33:5-36 Not long after that, Israel traveled from Pi-hahiroth and crossed through the middle of the [Red Sea] into the wilderness (33:8)—which, unfortunately, would be their home for decades to come. Moving farther down in the text, Moses noted that the Israelites camped in the Wilderness of Zin (that is, Kadesh) (33:36), which is a name that would live in infamy for Israel. It was because of their rebellion there that the nation would wander in the wilderness for forty years.
33:37-49 At Mount Hor, Moses’s brother Aaron . . . died at 123 (33:37-39). After mentioning that, Moses noted the opposition of the Canaanite king who tried to stop the people’s progress, only to be badly defeated (33:40; see Num 21:1-3). Moses also recorded the nation’s encampment in the Abarim range (33:47); there God allowed Moses to view the promised land from a distance after he was told he would not be permitted to enter (27:12-14).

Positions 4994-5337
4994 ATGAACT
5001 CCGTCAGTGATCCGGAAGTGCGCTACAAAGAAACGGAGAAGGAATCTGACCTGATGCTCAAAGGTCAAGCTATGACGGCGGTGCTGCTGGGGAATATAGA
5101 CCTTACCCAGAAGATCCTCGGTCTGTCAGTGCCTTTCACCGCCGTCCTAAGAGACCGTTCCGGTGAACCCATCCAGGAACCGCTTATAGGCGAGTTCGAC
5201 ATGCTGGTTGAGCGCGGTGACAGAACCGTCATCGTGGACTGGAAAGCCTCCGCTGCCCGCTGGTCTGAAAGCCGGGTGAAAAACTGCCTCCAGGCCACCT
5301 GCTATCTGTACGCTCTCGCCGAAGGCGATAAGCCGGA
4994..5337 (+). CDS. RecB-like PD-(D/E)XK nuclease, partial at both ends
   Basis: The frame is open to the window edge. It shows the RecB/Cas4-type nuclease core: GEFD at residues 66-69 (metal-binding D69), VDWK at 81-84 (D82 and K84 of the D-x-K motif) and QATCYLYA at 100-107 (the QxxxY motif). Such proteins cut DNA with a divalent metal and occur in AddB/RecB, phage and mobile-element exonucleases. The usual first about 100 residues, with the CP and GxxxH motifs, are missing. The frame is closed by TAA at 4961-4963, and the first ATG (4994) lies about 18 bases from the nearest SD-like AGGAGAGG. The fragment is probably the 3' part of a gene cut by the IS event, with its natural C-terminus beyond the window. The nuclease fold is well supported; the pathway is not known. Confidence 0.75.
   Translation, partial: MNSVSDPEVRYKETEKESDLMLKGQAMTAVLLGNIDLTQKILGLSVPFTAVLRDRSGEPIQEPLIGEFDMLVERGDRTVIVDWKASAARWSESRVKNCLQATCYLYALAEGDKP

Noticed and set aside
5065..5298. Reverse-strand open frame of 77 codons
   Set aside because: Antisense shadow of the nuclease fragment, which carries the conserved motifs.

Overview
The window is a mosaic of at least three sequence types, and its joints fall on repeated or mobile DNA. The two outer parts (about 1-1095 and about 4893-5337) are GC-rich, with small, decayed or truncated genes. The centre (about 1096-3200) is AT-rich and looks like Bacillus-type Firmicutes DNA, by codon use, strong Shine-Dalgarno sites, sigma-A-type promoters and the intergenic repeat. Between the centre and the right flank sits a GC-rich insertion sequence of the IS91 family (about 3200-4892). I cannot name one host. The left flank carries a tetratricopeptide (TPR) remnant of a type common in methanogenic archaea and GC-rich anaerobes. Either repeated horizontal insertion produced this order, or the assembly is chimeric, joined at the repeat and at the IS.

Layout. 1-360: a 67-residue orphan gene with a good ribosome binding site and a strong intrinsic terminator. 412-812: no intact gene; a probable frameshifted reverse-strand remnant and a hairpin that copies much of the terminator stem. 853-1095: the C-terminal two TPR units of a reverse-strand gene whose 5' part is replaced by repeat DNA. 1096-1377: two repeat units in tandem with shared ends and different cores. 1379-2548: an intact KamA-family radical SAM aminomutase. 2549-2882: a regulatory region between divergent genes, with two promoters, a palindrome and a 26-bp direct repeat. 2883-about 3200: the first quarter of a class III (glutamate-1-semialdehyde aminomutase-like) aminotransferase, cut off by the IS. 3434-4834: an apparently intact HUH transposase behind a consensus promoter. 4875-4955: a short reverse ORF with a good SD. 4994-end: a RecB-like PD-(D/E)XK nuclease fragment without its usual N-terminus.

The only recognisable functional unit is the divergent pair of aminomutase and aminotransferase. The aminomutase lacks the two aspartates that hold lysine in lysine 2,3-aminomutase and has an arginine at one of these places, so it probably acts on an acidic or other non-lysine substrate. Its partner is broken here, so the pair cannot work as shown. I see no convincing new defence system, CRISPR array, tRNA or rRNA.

33:50-52 The remainder of this chapter includes Moses’s instructions and exhortation to God’s people about entering the promised land. He emphasized the total spiritual depravity of the Canaanites they would encounter, as well as the Lord’s command concerning them. The Israelites were to drive out all the inhabitants of the land . . . destroy all their . . . images, and demolish all their high places (33:51-52). There could be no compromises. The nation had entered a covenant relationship with the Lord alone, and through their obedience he would judge the Canaanites for many years of extreme wickedness.